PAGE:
Childhood leukemia

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Subtypes of childhood ALL

Childhood acute lymphoblastic leukemia (ALL) has different subtypes. Knowing the subtype of your child’s leukemia helps doctors to treat your child.

WHO ALL subtypes

The World Health Organization (WHO) classifies ALL based on how the leukemia cells (blasts) look under the microscope. It divides ALL into subtypes based on the type of cell involved (B or T cell) and how mature it is. Maturity is described as differentiation, which is the normal process by which immature (unspecialized) cells become mature (specialized) cells.

The WHO subtypes of ALL include:

B-cell ALL

  • precursor B-cell (early pre-B) ALL
  • pro B-cell ALL
  • mature B-cell ALL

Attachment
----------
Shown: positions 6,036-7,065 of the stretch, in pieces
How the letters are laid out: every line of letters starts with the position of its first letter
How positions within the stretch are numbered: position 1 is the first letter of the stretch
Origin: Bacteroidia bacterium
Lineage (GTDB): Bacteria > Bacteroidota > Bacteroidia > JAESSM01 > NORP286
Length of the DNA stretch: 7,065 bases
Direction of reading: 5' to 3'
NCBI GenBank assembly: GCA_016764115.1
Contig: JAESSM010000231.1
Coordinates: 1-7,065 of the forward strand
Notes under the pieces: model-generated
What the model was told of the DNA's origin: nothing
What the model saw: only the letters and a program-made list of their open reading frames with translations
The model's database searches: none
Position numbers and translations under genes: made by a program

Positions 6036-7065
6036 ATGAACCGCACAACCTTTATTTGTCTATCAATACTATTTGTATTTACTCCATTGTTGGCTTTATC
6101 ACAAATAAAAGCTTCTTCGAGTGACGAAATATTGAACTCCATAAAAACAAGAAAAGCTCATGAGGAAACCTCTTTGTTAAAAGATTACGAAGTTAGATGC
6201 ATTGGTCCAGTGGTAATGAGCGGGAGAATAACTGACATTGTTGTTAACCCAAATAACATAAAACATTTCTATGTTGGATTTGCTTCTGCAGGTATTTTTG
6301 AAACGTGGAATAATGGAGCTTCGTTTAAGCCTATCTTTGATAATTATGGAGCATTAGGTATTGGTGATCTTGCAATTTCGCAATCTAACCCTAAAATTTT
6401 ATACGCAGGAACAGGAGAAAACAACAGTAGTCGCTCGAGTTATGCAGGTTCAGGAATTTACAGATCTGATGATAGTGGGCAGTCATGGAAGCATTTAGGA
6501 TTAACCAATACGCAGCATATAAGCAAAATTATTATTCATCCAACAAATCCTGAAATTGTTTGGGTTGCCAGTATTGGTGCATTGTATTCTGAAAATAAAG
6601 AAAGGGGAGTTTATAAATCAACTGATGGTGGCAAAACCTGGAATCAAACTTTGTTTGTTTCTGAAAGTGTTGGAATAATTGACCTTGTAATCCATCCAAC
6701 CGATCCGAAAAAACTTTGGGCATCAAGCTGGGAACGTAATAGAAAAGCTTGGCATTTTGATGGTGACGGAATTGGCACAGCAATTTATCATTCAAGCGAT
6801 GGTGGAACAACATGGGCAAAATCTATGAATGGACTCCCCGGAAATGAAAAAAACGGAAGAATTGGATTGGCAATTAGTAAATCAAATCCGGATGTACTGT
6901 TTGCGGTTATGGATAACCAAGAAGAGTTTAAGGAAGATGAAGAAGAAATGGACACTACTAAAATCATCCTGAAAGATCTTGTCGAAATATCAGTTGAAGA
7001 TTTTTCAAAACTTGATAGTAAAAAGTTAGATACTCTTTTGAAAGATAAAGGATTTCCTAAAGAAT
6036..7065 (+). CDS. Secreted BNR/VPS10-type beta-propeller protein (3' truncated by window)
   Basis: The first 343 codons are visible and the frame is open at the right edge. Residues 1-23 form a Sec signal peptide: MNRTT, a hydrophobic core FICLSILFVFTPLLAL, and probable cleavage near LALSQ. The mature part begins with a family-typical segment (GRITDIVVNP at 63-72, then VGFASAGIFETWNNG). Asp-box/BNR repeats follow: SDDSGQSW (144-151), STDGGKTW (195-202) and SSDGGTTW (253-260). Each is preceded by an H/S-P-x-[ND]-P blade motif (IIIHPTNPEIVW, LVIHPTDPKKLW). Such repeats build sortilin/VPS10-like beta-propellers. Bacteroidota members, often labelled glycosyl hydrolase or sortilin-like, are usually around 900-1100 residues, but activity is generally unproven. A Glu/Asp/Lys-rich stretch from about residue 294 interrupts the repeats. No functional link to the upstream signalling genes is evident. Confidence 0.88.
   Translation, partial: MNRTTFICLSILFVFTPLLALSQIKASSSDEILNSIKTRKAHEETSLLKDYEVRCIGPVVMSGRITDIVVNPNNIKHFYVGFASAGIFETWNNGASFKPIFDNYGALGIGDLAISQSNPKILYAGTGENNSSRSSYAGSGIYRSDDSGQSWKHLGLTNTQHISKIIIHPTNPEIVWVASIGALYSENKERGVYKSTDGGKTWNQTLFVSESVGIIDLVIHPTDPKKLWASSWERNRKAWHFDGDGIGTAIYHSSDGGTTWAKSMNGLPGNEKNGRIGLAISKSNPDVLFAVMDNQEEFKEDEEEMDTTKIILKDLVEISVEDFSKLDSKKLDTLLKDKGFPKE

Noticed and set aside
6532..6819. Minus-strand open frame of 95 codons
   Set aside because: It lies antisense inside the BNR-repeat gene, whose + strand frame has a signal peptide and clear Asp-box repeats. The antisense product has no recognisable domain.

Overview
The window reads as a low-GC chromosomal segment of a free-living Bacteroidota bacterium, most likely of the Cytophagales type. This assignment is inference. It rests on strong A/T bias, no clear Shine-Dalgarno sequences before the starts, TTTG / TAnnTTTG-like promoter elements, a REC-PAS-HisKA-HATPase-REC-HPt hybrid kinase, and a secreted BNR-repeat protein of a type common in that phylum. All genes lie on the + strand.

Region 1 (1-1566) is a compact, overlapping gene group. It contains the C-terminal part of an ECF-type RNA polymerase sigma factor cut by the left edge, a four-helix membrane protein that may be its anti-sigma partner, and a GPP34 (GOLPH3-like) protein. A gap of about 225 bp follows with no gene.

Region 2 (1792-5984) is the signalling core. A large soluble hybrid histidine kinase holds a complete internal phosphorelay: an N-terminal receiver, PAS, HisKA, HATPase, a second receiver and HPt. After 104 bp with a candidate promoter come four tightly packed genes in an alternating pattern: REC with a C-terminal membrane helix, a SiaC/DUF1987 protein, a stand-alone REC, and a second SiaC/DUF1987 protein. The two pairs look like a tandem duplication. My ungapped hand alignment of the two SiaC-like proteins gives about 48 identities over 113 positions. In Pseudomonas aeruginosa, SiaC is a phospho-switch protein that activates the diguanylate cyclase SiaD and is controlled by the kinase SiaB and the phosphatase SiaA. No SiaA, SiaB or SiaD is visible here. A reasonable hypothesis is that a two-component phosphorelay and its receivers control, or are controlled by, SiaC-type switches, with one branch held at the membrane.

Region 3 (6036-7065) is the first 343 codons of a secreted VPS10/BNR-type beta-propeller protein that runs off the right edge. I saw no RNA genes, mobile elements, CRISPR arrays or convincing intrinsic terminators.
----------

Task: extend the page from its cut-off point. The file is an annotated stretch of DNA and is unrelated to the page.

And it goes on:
T-cell ALL

The WHO also considers any genetic changes, such as translocation (rearrangement) of chromosomes, to classify ALL into subtypes.

B-cell ALL

  • B-lymphoblastic leukemia, not otherwise specified
  • B-lymphoblastic leukemia with recurrent genetic abnormalities
    • B-lymphoblastic leukemia with t(9;22)(q34.1;q11.2); BCR-ABL1
    • B-lymphoblastic leukemia with t(v;11q23.3); KMT2A rearranged
    • B-lymphoblastic leukemia with hyperdiploidy
    • B-lymphoblastic leukemia with hypodiploidy
    • B-lymphoblastic leukemia with t(5;14)(q31.1;q32.3); IL3-IGH
    • B-lymphoblastic leukemia with t(1;19)(q23;p13.3); TCF-PBX1
    • B-lymphoblastic leukemia, BCR-ABL1-like
    • B-lymphoblastic leukemia with iAMP21

T-cell ALL

  • early T-cell precursor lymphoblastic leukemia

Stories

Dr Maru Barrera Fostering friendship for childhood cancer survivors

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